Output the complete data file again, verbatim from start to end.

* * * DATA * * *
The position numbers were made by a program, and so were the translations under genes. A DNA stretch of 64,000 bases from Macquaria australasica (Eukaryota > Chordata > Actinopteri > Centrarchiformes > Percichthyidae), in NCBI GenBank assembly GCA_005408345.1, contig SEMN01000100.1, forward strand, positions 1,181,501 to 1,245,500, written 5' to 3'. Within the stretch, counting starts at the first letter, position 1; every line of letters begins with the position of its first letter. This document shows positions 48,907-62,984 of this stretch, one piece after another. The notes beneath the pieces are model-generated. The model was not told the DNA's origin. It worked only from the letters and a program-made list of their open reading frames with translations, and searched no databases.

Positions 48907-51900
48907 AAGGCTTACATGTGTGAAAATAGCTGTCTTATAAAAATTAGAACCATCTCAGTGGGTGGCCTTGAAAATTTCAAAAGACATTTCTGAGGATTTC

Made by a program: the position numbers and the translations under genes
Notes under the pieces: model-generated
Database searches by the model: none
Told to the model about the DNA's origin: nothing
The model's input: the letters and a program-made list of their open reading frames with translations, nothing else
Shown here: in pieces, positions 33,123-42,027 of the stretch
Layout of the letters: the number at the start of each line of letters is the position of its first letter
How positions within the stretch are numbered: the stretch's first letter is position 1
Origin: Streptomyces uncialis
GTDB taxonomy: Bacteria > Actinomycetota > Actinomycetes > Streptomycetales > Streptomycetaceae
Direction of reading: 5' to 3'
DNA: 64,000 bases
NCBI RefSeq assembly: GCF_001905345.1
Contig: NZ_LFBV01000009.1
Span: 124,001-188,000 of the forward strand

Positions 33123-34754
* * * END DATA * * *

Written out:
The position numbers were made by a program, and so were the translations under genes. A DNA stretch of 64,000 bases from Macquaria australasica (Eukaryota > Chordata > Actinopteri > Centrarchiformes > Percichthyidae), in NCBI GenBank assembly GCA_005408345.1, contig SEMN01000100.1, forward strand, positions 1,181,501 to 1,245,500, written 5' to 3'. Within the stretch, counting starts at the first letter, position 1; every line of letters begins with the position of its first letter. This document shows positions 48,907-62,984 of this stretch, one piece after another. The notes beneath the pieces are model-generated. The model was not told the DNA's origin. It worked only from the letters and a program-made list of their open reading frames with translations, and searched no databases.

Positions 48907-51900
48907 AAGGCTTACATGTGTGAAAATAGCTGTCTTATAAAAATTAGAACCATCTCAGTGGGTGGCCTTGAAAATTTCAAAAGACATTTCTGAGGATTTC

Made by a program: the position numbers and the translations under genes
Notes under the pieces: model-generated
Database searches by the model: none
Told to the model about the DNA's origin: nothing
The model's input: the letters and a program-made list of their open reading frames with translations, nothing else
Shown here: in pieces, positions 33,123-42,027 of the stretch
Layout of the letters: the number at the start of each line of letters is the position of its first letter
How positions within the stretch are numbered: the stretch's first letter is position 1
Origin: Streptomyces uncialis
GTDB taxonomy: Bacteria > Actinomycetota > Actinomycetes > Streptomycetales > Streptomycetaceae
Direction of reading: 5' to 3'
DNA: 64,000 bases
NCBI RefSeq assembly: GCF_001905345.1
Contig: NZ_LFBV01000009.1
Span: 124,001-188,000 of the forward strand

Positions 33123-34754